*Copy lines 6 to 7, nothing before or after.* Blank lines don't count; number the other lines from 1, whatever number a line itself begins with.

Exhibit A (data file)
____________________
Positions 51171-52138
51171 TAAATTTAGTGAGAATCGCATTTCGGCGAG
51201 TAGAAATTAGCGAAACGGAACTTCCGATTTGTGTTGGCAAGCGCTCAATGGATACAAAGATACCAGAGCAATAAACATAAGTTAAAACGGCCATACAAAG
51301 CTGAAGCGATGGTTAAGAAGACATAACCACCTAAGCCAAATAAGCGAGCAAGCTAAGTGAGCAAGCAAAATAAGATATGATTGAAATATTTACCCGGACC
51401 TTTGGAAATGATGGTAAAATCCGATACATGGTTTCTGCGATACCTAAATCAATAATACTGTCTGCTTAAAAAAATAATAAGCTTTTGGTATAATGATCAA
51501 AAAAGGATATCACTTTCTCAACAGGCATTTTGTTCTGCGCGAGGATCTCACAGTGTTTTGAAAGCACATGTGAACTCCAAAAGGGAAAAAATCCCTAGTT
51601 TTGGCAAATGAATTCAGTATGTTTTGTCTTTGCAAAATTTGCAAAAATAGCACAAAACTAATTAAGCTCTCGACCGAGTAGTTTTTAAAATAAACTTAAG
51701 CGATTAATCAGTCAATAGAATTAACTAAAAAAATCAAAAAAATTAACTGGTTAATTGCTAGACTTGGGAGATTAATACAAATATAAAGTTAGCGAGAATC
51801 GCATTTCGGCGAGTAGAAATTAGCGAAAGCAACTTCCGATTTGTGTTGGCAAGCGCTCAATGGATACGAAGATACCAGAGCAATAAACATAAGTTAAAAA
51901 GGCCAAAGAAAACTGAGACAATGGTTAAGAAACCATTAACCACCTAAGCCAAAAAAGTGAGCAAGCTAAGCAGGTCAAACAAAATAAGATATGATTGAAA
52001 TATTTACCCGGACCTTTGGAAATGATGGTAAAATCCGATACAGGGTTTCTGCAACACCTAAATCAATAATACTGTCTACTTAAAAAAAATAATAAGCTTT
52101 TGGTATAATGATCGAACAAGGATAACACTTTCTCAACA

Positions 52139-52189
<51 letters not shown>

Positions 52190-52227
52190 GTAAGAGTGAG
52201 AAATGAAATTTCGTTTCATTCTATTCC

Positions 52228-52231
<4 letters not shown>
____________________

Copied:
51501 AAAAGGATATCACTTTCTCAACAGGCATTTTGTTCTGCGCGAGGATCTCACAGTGTTTTGAAAGCACATGTGAACTCCAAAAGGGAAAAAATCCCTAGTT
51601 TTGGCAAATGAATTCAGTATGTTTTGTCTTTGCAAAATTTGCAAAAATAGCACAAAACTAATTAAGCTCTCGACCGAGTAGTTTTTAAAATAAACTTAAG